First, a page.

| WASHINGTON, April 27
WASHINGTON, April 27 China's growing
capabilities in space could undercut any U.S. military response
if Beijing resorted to force to bring self-ruled Taiwan into its
fold, a study released Friday by a congressionally mandated U.S.
China's military is rapidly boosting its space programs to
advance Communist Party interests "and defend against perceived
challenges to sovereignty and territorial integrity," said the
84-page report by the Project 2049 Institute, a research group
on Asia-Pacific security issues.
China has claimed Taiwan as its own since the end of the
Chinese civil war in 1949 and has vowed to bring the island
under mainland rule, by force if necessary.
Washington, under the 1979 Taiwan Relations Act, considers
any effort to determine the future of Taiwan by "other than
peaceful means ... a threat to the peace and security of the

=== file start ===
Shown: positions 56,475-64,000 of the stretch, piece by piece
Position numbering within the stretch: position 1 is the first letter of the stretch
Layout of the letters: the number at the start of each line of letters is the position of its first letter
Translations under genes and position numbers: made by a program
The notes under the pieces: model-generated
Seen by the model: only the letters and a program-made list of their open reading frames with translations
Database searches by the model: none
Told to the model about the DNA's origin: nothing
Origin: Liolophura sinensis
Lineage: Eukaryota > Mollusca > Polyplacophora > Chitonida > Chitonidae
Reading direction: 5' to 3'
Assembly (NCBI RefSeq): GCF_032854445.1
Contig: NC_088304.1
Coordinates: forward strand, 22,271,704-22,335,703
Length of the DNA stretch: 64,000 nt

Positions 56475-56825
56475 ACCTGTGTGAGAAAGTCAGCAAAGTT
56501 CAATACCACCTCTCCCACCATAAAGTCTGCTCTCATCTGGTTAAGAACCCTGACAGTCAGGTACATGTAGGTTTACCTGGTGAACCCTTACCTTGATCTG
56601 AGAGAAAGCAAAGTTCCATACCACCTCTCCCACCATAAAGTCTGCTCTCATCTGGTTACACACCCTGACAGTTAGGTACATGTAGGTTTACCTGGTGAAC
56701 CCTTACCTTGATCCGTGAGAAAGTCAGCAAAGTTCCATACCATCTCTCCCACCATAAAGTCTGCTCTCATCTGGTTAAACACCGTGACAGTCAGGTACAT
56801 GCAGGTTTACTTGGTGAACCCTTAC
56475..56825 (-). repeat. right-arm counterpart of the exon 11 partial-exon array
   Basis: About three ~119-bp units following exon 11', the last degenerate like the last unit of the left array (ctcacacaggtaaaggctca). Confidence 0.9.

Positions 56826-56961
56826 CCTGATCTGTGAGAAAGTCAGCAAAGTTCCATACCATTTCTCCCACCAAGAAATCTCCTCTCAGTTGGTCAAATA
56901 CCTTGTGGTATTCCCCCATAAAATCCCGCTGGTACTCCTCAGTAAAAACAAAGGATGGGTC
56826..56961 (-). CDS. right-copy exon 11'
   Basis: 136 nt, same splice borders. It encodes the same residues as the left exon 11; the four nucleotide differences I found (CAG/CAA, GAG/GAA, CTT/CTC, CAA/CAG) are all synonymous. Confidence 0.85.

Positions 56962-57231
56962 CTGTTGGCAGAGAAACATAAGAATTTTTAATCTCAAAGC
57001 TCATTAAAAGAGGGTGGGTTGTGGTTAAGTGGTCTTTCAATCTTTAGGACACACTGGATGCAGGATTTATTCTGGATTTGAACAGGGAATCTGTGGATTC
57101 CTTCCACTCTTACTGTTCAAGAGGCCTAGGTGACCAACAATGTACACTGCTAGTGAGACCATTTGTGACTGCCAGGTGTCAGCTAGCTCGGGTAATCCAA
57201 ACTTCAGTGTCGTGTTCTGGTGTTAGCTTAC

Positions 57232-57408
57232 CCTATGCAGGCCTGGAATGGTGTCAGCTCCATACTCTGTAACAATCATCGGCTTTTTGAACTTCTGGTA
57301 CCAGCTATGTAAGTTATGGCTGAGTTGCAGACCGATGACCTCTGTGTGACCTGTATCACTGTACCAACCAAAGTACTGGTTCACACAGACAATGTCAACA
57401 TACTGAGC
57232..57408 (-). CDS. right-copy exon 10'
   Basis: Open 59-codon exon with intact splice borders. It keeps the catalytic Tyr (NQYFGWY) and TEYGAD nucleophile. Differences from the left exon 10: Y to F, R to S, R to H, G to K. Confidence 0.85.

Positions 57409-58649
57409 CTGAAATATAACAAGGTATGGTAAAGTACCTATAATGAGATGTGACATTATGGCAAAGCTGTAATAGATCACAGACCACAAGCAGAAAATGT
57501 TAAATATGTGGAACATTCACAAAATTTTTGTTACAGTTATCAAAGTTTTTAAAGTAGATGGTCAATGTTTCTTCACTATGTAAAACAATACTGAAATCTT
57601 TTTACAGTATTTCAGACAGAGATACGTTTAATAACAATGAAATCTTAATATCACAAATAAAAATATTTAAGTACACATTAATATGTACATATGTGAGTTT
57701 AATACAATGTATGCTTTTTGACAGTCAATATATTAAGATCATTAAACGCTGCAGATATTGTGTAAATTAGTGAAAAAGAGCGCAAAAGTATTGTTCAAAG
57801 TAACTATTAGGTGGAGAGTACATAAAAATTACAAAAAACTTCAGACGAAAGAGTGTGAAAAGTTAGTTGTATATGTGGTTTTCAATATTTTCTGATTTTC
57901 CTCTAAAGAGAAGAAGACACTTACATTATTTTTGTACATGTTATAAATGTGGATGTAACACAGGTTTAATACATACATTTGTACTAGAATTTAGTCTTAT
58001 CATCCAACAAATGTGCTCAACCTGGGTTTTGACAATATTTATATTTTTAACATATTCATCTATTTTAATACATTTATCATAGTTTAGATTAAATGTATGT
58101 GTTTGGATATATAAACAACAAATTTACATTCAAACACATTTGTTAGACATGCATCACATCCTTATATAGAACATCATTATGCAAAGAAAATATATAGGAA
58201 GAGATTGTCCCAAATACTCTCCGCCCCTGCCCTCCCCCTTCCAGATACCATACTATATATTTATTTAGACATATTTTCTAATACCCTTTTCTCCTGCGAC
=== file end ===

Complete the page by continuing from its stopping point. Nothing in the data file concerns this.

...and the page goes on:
Western Pacific area and of grave concern to the United States."
The study said China's growing push in military space
programs "may complicate U.S. freedom of action in the
Asia-Pacific region" for instance, because Beijing can use its
satellites to track U.S. aircraft carriers and target them with
anti-ship ballistic missiles.
The report was prepared for the U.S.-China Economic and
Security Review Commission, a 12-member bipartisan group set up
in 2000 to report to U.S. lawmakers on security implications of
"Taiwan remains the principle illustrative scenario guiding
the PLA's military ambitions in space," said the study,
referring to the People's Liberation Army, as China's military
The PLA is improving its ability to monitor events in the
Asia-Pacific region through an expanded system of space-based
remote sensing, communications and navigation satellites, the
Project 2049 Institute said.
Such space assets could help China threaten an expanding
number of targets throughout the western Pacific Ocean, South
China Sea and elsewhere around its periphery, according to the
Among the potential targets of Chinese anti-ship ballistic
missiles, it said, would be any "intervening U.S. forces," such
as aircraft carriers.
Former President Bill Clinton sent two U.S. carrier battle
groups to the region in 1996 after Chinese missile exercises in
waters surrounding Taiwan, ahead of presidential elections on
(Reporting By Jim Wolf; Editing by Eric Beech)